Bugs are among the world’s most diverse creatures, yet how much do we truly know about these six-legged critters?
Diver beetles possess an amazing feature that allows them to remain underwater for prolonged periods, which makes for one of the coolest insect facts you should be aware of.
Acrocinus longimanus, more commonly known as the Harlequin Beetle or Harlequin Smelter Bug is a large tropical beetle known for its intricate black, red, and greenish yellow patterns on its wings. The beetle’s long forelegs, sometimes as long as its body, make this creature instantly identifiable as well as give rise to its common name. Male beetles in particular stand out with longer than average forelegs as sexual displays towards female beetles which serve sexual displays towards female beetle bodies in sexual displays that serve both as visual cues for female beetle bodies as sexual displays towards female beetles.
Harlequin beetles, like other stink bugs, do not actually contain poison but utilize color schemes as a deterrent against birds that attempt to consume them. Their bright orange or red markings alert predators that these bugs contain chemicals extracted from plants they eat that make them unappetizing to birds due to being spicy-tasting and unpalatable to some species of predator.
Not content to merely behold their aesthetic beauty, harlequin beetles can also serve as transportation for pseudoscorpions – small arthropods capable of climbing aboard beetles through pincer movements pinning themselves to its wings and abdomen, when moving, they flex their abdomens allowing more room for pseudoscorpions to climb aboard!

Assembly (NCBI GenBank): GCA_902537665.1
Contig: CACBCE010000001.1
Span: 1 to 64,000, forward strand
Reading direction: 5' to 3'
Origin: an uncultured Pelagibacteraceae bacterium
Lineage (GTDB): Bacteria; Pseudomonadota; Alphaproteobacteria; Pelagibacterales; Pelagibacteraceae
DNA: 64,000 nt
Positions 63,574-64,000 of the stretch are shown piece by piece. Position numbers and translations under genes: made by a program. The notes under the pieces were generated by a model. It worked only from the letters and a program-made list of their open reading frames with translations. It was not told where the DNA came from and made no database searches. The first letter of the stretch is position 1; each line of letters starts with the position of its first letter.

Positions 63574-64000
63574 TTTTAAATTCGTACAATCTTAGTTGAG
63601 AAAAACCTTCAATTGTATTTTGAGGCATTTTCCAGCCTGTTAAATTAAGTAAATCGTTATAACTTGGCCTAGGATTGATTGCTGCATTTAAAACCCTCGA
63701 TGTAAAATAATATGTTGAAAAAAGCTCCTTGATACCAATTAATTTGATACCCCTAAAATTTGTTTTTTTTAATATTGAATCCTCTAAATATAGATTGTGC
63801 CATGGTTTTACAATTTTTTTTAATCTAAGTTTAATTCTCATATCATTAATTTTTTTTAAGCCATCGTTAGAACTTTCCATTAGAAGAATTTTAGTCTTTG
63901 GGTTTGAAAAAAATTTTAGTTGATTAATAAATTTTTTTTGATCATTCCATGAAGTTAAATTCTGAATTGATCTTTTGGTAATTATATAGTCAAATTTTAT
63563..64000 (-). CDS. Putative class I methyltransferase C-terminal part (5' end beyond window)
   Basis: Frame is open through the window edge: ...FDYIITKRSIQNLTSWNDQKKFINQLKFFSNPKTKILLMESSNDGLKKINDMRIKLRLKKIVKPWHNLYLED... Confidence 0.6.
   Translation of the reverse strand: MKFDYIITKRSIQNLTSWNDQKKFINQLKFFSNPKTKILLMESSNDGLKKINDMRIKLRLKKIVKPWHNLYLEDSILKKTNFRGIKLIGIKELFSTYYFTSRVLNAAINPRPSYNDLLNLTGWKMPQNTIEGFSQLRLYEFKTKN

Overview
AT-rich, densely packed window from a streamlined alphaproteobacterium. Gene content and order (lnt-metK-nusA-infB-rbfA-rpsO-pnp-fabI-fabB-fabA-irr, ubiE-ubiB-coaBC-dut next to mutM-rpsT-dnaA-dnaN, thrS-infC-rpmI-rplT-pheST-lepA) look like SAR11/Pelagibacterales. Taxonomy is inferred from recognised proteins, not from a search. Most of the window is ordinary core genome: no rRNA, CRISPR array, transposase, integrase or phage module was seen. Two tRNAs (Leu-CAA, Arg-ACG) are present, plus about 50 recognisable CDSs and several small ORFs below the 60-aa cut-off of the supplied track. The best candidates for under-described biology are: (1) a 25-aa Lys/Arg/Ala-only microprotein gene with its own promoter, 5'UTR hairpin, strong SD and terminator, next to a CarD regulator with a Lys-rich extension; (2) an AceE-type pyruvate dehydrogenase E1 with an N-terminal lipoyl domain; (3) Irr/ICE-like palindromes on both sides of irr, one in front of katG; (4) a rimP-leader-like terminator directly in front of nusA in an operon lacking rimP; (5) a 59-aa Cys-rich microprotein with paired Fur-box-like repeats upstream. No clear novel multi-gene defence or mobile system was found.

One beetle can carry as many as 30 of these curious stowaways! This incredible insect may have even slipped past you unaware before.
Beetles resemble other insects in that they possess a head, thorax and abdomen; their first pair (referred to as forewings) serves as protective coverings for the functional wings folded underneath; this makes beetles easy to identify by looking at their forewing covers as one way of telling whether an insect is beetle-related.
Beetles can be identified by their long antennae which function like feelers in helping them find food, mates and places to lay eggs. Furthermore, their pair of mouthparts are used for chewing while emitting an odorous boiling-hot liquid to repel predators or kill them.
Click beetles emit a loud clicking sound and stream of foul-smelling fluid when they detect potential threats; this combination helps them evade their attacker more easily and allows the beetle to escape more swiftly.
Scientists have recently made another breakthrough discovery demonstrating clever engineering: beetle beaks have an innovative system of turning without using their wings! Researchers tethered Mycetophagia torquata beetles to a force-detecting joystick and displayed videos with stripes moving left or right for five-second duration on nearby screens; beetles would then move their legs in tandem with these movements, rotating their thoraces by up to half an inch!